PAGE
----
This story was originally published on AWM.
There’s something scaring the deer in the forests of New Jersey.
It isn’t a Mothman. It isn’t the devil of the Pine Barrens. If you look closely enough, it isn’t even that scary. But after a man saw the strange creature clomping through Colts Neck, he called the Monmouth County SPCA to investigate.
Even they were surprised by the man’s description of the animal. If he was telling the truth, it was a shacking sight, to be sure. But he told officials just what he saw: a deer that seemed to have its head stuck in a glass bowl.
Sadly, because of this “handicap,” the deer’s herd abandoned it. Now it wanders the forest alone.
Monmouth County SPCA agents went to investigate the bizarre beast. The Humane Law Enforcement and Animal Control division was sent out, and eventually found the deer. It seems it had gotten its head stuck in an old light fixture that someone had thrown into the woods, likely not knowing where it would end up.
The rescuers were able to sedate the deer and remove the glass globe. They inferred that it was likely filled with water at one point. When the deer bent down to drink rainwater out of the vessel, its head became stuck.
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The rescue team saved the deer’s life over a cool Easter weekend in Colts Neck, but it took some effort, as the deer was initially uncooperative. The MCSPCA was joined by workers from the New Jersey Division of Fish and Wildlife and Humane Law Enforcement in helping the animal.
White-tailed deer typically travel in herds, so it was strange seeing the animal all alone.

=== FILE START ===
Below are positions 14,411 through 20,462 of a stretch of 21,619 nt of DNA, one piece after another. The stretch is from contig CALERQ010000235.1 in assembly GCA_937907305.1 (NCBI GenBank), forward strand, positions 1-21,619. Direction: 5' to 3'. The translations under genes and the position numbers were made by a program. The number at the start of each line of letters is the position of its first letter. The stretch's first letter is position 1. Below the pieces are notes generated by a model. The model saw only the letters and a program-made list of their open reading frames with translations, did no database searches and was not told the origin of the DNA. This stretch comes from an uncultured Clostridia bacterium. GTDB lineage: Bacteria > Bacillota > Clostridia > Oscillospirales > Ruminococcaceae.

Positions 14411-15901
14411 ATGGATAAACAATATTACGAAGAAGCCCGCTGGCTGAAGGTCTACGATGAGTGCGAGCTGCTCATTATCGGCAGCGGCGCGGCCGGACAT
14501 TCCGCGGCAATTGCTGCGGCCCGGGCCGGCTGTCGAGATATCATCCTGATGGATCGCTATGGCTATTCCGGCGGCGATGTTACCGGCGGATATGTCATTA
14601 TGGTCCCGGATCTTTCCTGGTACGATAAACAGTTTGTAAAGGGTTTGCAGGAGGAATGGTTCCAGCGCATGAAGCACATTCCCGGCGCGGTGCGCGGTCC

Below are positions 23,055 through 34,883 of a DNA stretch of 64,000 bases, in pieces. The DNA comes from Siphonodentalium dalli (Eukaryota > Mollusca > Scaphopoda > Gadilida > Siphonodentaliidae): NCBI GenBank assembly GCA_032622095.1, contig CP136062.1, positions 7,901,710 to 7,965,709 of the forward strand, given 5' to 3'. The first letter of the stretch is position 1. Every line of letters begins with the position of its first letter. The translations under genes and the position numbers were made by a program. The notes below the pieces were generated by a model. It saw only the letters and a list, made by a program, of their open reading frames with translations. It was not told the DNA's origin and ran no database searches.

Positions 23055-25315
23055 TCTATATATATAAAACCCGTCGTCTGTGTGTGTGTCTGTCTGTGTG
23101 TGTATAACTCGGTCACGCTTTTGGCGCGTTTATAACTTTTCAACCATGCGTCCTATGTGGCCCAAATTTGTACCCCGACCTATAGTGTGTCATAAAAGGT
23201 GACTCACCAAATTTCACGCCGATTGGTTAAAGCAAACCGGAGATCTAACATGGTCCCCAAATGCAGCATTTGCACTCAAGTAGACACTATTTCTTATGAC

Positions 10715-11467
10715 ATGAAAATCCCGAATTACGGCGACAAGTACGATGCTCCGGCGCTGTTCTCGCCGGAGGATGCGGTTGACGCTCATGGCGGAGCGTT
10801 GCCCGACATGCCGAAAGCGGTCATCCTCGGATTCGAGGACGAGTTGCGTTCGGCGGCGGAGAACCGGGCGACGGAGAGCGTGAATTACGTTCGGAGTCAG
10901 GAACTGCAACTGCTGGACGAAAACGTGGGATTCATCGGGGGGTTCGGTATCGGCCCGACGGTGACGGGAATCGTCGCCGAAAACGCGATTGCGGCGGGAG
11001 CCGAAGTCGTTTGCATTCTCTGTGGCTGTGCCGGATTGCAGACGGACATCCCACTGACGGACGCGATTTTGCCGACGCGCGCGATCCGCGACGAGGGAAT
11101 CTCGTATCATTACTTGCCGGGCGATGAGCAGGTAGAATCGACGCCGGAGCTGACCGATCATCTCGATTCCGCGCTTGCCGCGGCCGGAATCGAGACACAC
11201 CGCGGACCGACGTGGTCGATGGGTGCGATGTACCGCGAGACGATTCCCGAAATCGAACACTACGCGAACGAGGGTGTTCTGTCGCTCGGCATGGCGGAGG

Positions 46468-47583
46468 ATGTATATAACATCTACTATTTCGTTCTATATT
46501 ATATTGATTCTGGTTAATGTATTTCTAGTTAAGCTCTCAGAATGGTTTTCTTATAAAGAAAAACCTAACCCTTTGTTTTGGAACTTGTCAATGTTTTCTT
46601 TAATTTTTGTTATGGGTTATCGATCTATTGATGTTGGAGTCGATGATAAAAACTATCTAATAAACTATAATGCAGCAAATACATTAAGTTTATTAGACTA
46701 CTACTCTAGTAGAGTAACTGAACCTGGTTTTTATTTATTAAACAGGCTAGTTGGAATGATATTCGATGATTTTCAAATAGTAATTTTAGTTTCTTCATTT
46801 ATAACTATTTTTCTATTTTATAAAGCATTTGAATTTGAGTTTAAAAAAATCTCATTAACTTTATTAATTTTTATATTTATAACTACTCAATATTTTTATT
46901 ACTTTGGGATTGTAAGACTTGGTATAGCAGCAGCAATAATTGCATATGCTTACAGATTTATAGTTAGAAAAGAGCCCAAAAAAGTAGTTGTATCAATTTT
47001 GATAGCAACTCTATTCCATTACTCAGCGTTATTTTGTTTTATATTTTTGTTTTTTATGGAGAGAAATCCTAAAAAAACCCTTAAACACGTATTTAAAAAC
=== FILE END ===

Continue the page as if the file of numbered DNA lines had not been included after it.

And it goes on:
“Certain species will treat members as outcasts if they look different or are injured so not to invite predators or disrupt the integrity of the herd,” the MCSPCA website states.
After the glass bowl was removed from the deer’s head, officials also tagged the animals so they could track his future movements.
While helping the deer, rescue workers noticed it was wounded, likely from not being able to see that well through the glass.
Once the sedatives wore off, the deer was back up on its feet, and wandered of into the woods. But, a short while later, MCSPCA received a call from a Colts Neck homeowner who said the saw the deer laying down, struggling to breathe.
Vet tech Deann Bowen was sent out to administer 600 ml of fluids to the dying deer.
“After we administered the fluids, his head perked right up, and after a few minutes his breathing returned to normal,” Bowen said.
It worked after all. And thankfully, this time without its horrifying helmet, the deer was welcomed back into its herd.
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